Multi-scale Simulations of Bronic Acids in Prteasome Inhibition and Saccharide View Homepage


Ontology type: schema:MonetaryGrant     


Grant Info

YEARS

2014-2018

FUNDING AMOUNT

677615 USD

ABSTRACT

The candidate earned a Ph.D. in chemistry from the University of Georgia working under the direction of Henry F. Schaefer, Graham-Perdue Professor of Chemistry. Research performed during graduate school focused on the application of quantum mechanical (QM) methods to determine thermodynamic, spectroscopic, and structural properties of silicon and aluminum complexes. This graduate work led to the identification of highly accurate methods for use in specific molecular systems and has continued through post-doctoral training. The candidate's post-doctoral work has further extended his expertise in QM computations to boron containing molecules that rely on specific approaches due to their unique chemistry. The proposed computations will build on the candidate's background in QM methodology and provide new experience in methods to study larger macromolecules. The Research Plan will investigate the chemistry governing boronic acid (BA) based proteasome inhibition and saccharide sensing. Boronic acids have emerged as important chemical structures for use in a number of potential medical and biological applications. Chemical interactions related to these fields will be studied with the following: Mixed Quantum Mechanical/Molecular Mechanical (QM/MM) methods and mathematical modeling of reaction pathways accessed via the new Multi-Scale interface implemented in the CHARMM software suite of programs. These methods represent a new field of study for the candidate and will broaden his expertise significantly. Specifically, these computations will investigate BA based inhibition of proteasomes. Despite their promise in the treatment of a myriad of cancers, this inhibitory effect is not fully understood. Furthermore, there is an increase in chemoresistance of the only FDA approved proteasome inhibitor, Bortezoniib (a dipeptidyl-boronic acid). Determining the cause of this increased resistance and the chemical interactions of BAs in the binding pocket will provide valuable insight for future proteasome inhibitors. Three possible reasons for this resistance will be explored. These include: (1) understanding the chemical reactions for the metabolism of bortezomib, (2) adverse reactions through conjugation therapy from supplements that oxidize bortezomib, and (3) the potential inhibition of glutathionyl spermidine synthase that may potentially cause an increase in glutathione, a known target of resistance suppressing conjugates. Boronic acids have also been shown to be excellent synthetic fluorescent markers for saccharides. This proposal also plans to use QM/MM methods to understand the chemical interactions of boronic acid-sugar complexes in an attempt to develop saccharide specific sensors in a modular fashion. Results will be used to design synthetic receptors for the identification of sugar units in glycans that are representative of disease states. The Career Development Award will aid the candidate in mastering the necessary tools for these studies through continued training in the Laboratory of Computational Biology within the NlH/NHLBl. Previous postdoctoral research focused on highly accurate computation of chemical properties of smaller boronic acid model systems using QM only approaches. This award will facilitate a transition into multiple length scale (Multi- Scale) QM/MM modeling using reaction pathway techniques not currently in the candidate's repertoire. Multi- Scale simulations represent a highly significant, new area of study that bridge many computational disciplines. This award will help to establish the candidate as a leader in this new field. Additional practical experience will include the ability to modify, through computer programming, the complex computer program CHARMM. In addition to being a comprehensive biological modeling platform, CHARMM also serves as a repository for the newest algorithms in the field of computational biology and chemistry. The candidate will gain valuable experience by refining and advancing reaction path methodology during the award period. In addition to research training, further education during the award period will consist of attending grant-writing workshops and biology focused classes offered through the Office of Intramural Training and Education (OITE) at the NIH. The candidates Advisory Committee will meet annually to discuss progress and to ensure that the proposed goals are met, making recommendations where needed. Weekly meetings with the candidate's mentor will also be invaluable. This support will keep the candidate on track to successfully transition to an independent research position. More... »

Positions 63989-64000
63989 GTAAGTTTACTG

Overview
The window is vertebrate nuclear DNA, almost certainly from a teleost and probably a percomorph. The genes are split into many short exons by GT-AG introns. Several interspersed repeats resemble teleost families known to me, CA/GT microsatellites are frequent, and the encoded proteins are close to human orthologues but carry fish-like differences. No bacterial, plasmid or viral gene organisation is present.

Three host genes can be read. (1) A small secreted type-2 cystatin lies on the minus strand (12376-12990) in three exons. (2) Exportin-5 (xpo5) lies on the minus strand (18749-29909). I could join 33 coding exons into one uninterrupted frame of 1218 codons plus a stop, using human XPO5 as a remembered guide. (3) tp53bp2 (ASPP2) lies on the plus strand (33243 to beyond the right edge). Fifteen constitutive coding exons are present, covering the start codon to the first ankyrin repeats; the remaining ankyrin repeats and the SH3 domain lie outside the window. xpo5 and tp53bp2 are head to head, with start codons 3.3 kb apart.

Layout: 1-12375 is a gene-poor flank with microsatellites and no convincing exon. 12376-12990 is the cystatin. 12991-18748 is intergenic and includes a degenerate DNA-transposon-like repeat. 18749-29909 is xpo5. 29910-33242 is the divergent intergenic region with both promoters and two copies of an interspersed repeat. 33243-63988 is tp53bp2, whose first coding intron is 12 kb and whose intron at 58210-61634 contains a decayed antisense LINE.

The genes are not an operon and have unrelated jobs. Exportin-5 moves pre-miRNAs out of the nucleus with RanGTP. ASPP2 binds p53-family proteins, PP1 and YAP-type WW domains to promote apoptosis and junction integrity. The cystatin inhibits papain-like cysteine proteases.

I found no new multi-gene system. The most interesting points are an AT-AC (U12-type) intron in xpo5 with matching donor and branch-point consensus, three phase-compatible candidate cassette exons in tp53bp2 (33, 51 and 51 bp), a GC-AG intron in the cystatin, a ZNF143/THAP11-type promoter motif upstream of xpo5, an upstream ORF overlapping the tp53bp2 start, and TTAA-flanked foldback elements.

URL

http://projectreporter.nih.gov/project_info_description.cfm?aid=8998062

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